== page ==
Quebec boosts compensation for flood victims

The Liberal government has increased the amount of money Quebecers can receive in compensation for damage to their flooded homes to a maximum of $200,000. Impacted residents can also claim appliances and other items damaged by water.

Residents impacted by flooding can also claim appliances, items damaged by water

David Samuelson throws debris from his flooded house onto a pile on his driveway in Pierrefonds. (Paul Chiasson/The Canadian Press)

The Liberal government has increased the amount of money Quebecers can receive in compensation for damage to their flooded homes to a maximum of $200,000.

Premier Philippe Couillard announced the bump of a little more than $40,000 from the original maximum of $159,208 on Wednesday. Under the new rules, all owners or tenants of homes affected by the spring flooding in April and May are eligible for compensation.

That amount doesn't include money for movable objects, living expenses and measures undertaken by residents to protect their homes, all of which are subject to different maximums.

There is also additional funding that flood victims can claim for specific items, such as appliances and clothing. Among the new rules, residents are also entitled to financial reimbursement for costs related to food and clothes.

Couillard said that the government wants to help residents rebuild after "exceptional" flooding, saying it seemed necessary to readjust the compensation program to meet the needs of flood victims.

The province also announced that there is more money available for businesses affected by flooding, with the maximum allowed for damages increasing from $212,000 to $265,000.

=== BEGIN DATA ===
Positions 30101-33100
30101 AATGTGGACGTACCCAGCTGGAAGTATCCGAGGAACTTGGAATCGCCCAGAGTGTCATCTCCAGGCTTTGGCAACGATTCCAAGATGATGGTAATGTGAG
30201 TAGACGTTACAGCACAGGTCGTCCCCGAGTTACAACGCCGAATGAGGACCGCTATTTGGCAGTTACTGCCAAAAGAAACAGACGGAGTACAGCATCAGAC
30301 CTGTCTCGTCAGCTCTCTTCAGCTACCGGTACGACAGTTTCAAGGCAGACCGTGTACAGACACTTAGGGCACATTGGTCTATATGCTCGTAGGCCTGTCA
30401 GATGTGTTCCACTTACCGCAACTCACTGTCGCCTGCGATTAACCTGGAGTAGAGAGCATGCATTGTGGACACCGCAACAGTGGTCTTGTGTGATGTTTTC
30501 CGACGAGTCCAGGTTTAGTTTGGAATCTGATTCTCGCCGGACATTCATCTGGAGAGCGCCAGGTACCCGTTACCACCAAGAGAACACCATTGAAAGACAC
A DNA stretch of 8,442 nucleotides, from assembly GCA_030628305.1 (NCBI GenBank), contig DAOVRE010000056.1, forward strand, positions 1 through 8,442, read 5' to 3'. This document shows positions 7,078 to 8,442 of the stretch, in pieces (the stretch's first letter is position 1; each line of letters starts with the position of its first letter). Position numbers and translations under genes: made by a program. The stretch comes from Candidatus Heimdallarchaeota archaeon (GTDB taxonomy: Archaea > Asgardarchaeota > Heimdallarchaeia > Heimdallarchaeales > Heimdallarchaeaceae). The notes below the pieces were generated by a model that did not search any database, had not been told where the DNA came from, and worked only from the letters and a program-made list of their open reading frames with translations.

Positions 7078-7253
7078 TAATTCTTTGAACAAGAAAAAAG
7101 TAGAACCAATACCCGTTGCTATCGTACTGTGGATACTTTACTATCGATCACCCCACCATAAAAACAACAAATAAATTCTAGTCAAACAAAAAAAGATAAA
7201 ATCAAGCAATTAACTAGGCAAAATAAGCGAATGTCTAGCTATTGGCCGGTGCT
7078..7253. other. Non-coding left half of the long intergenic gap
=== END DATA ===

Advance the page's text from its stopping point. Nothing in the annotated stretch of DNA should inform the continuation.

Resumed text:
The extra funding is expected to cost the province an additional $350 million. So far, the government has handed out more than $3.6 million.

The Liberals have been promising to revise their flood compensation program over the last few days as the waters recede and people start returning to their homes to take stock of the damage.

As of Wednesday, about 100 municipalities across the province were still affected by flooding, with 3,500 people forced out of their homes.

Residents are now tasked with cleaning up after flooding. (Paul Chiasson/Canadian Press)

Public Security Minister Martin Coiteux said that the government plans to make sure no flood victim is left behind. He also commended the efforts of neighbours, emergency crews, Canadian Forces and local authorities to help residents.

"If there was something that we saw all over Quebec, in affected areas, over the last few weeks it was gestures of solidarity," said Coiteux.

'I'm not sure this amount is enough'

While some Quebecers are starting to clean up as floodwaters recede, one resident says that the government's increase doesn't go far enough for homeowners.

Tauseef Bhatti's home on Île Bizard, where he lives with his wife and four children, is likely a total loss. The high water levels reached his blue bungalow's ground floor, and his foundation is crumbling.

Tauseef Bhatti and his wife look at the damage done to their home. (CBC)

"It looks like it has to be demolished and rebuilt again."

He's not sure he can afford the repairs, even with additional financial aid from Quebec.

"It's very expensive," he said. "I'm not an expert, I'm not a builder. But with that kind of foundation and to rebuild the whole house, I'm not sure this amount is enough."

More information sessions coming up

The province is also urging those who want to make a claim to attend one of their information sessions, in areas hardest hit by flooding. Government representatives are on hand to help fill out forms and answer questions.

Upcoming sessions include:

  • Oka: 7:30 p.m. at 183 des Anges Street on May 18.
  • Ahuntsic-Cartierville: 10 a.m. at the YMCA on 11885 Laurentien Boulevard on May 20.
  • Terrasse-Vaudreuil: 7:30 p.m. at the Salle communautaire, 78 7th Avenue on May 25.

Flood victims who need financial assistance or have questions about the forms but who can't attend information sessions can call the province at 1-888-643-2433.

More than 700 people have applied so far for financial aid.

With files from Stephen Rukavina, Jaela Bernstien and Radio-Canada